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|Originally Published: Monday, 8 May 2000||Author: Tom Dominico, Jr.|
|Published to: featured_articles/Featured Articles||Page: 1/1 - [Printable]|
Comparing Apples and Oranges
"NT sucks!" "Linux sucks!" With those words, yet another flame war begins. NT users appreciate its ease of configuration. Unix users prefer to know the "guts" of their systems, and appreciate the stability and flexibility that their OS has to offer. When these two sides meet, they clash.
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"NT sucks!" "Linux sucks!" With those words, yet another flame war begins. NT users appreciate its ease of configuration. Unix users prefer to know the "guts" of their systems, and appreciate the stability and flexibility that their OS has to offer. When these two sides meet, they clash. What both sides need to learn is that they are coming from totally different paradigms. As Linux users and advocates, we have to respect and understand these various backgrounds, and use that knowledge to help improve our own OS.
Linux users typically enjoy learning about the "guts" of their systems. There's no denying that this does take more time than using some sort of point-and-click tool, at least initially. More research is involved, but generally your reward is greater flexibility. Because the configuration files are text-based, and stored in a logical hierarchy, they are easy to access and process with command-lines tools and scripting languages.
Now, contrast this with the NT way. Configuration is generally simple, using graphical tools. Command-line configuration is sometimes possible, but not the preferred method. For people who don't have the time or inclination to become full-fledged sysadmins, NT sometimes appears to be an attractive option. In places such as small businesses, etc., having an experienced sysadmin is not an option. They want to keep their costs low, and they don't mind having to reboot every so often, as long as they can set the system up themselves.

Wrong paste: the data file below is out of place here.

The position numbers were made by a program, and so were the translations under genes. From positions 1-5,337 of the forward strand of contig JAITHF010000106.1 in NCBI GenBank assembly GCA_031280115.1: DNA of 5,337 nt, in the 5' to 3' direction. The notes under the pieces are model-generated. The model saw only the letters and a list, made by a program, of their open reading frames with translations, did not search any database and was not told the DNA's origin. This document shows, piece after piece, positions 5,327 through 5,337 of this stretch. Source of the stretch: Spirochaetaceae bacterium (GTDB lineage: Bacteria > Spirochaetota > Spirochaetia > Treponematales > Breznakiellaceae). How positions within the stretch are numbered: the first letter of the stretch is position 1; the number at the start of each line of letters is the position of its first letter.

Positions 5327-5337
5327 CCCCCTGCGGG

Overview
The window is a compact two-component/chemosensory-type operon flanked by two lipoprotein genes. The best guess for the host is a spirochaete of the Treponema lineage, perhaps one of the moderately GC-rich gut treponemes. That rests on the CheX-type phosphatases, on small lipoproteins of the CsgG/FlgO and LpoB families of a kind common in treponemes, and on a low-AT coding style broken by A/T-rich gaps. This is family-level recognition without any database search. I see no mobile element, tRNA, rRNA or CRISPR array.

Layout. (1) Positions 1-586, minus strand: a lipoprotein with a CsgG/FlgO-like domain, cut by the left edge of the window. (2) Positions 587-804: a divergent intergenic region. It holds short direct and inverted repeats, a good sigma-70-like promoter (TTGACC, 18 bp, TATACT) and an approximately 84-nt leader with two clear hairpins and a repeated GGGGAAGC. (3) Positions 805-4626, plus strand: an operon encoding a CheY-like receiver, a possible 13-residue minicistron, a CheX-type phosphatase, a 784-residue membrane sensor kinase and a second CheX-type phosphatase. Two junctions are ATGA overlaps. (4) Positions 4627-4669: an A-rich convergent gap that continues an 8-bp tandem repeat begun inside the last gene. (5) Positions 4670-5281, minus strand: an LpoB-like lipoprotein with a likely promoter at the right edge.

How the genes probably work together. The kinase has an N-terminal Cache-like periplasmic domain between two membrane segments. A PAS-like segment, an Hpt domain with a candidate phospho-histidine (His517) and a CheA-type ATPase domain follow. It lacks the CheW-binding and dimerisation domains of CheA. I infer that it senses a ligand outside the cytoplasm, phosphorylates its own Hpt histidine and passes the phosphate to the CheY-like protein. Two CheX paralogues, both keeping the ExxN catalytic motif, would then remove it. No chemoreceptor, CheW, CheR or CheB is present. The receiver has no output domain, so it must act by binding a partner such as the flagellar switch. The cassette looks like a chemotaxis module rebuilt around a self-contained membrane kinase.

It seems to me that this is one of the markets that Linux should be targeting. It's fast, free, stable, and runs on inexpensive hardware, which is perfect for small businesses. So, why not add more user-friendly configuration tools? We already have a few, but the ones I've used seemed somewhat clunky. I know that some seasoned Linux hackers are shaking their heads right now and scoffing at the idea of such tools. However, it seems to me that if Linux is really about freedom of choice, then we can't be hypocritical and insist that everyone take the more difficult route to system configuration. Sure, people using such tools won't be quite as knowledgeable about their systems, but perhaps they're not interested in that. And perhaps in time, as they grow more familiar with Linux, they'll become more comfortable with configuring it by hand, and learn to appreciate the flexibility that this offers. Some people require smaller steps than others, especially when coming from different backgrounds.
One idea that I've seen floating around is to store Linux configuration data in XML-based files. These could be easily edited by hand, and could also be easily interpreted by graphical configuration tools. While some "old-school" hackers may not find this necessary, this idea has the potential to make both sides happy.
If we are serious about infiltrating the traditional NT market with Linux, then we must be prepared to make some concessions. Supporting those users who prefer user-friendly graphical tools, while at the same time retaining some sort of text-based configuration files, is where we need to be headed. If we choose not to take this route, then we'll have to accept the fact that Linux will remain a "niche" OS, reserved only for those with the time and skill to configure it properly. Linux should be for everyone, not just the "elite" - let's help to make that a reality.
Tom Dominico (email@example.com) is a programmer, database administrator, and Linux convert. Cursed with insomnia, he spends his sleepless nights chatting on IRC, tweaking his Linux box, and reading everything he can get his hands on.
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